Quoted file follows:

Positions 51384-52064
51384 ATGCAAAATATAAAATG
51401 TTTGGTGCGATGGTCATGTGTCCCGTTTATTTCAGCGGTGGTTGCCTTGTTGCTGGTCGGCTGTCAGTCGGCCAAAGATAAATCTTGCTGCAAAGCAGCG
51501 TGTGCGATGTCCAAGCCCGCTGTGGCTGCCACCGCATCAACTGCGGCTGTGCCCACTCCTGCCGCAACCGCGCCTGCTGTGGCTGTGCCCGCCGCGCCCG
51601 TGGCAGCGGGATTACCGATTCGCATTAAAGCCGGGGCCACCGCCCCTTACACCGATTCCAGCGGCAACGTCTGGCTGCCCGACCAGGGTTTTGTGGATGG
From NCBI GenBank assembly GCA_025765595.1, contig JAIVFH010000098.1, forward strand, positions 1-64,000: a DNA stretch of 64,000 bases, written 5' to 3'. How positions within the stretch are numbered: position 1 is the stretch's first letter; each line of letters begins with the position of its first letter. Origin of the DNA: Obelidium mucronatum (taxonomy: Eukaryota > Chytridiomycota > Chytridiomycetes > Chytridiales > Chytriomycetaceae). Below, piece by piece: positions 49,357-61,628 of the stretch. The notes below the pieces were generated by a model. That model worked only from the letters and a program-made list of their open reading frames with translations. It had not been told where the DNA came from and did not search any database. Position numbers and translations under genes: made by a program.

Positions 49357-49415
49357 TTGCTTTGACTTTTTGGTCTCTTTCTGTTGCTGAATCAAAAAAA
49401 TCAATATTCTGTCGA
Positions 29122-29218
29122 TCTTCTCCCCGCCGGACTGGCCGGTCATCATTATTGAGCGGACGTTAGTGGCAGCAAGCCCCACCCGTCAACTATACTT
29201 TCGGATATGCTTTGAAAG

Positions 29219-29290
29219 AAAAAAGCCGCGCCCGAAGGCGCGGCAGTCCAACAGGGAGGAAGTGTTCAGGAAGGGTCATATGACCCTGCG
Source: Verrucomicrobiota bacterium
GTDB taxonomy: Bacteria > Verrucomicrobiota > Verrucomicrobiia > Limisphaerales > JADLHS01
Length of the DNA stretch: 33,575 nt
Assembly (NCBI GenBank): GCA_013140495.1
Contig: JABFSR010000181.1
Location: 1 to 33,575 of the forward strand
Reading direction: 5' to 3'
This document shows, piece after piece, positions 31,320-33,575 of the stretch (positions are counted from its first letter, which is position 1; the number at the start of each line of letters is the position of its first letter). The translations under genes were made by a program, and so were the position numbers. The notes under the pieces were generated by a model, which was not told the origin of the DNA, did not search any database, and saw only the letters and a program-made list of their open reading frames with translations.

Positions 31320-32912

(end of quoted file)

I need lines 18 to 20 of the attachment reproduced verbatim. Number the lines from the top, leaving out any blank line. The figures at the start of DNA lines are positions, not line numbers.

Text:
Assembly (NCBI GenBank): GCA_013140495.1
Contig: JABFSR010000181.1
Location: 1 to 33,575 of the forward strand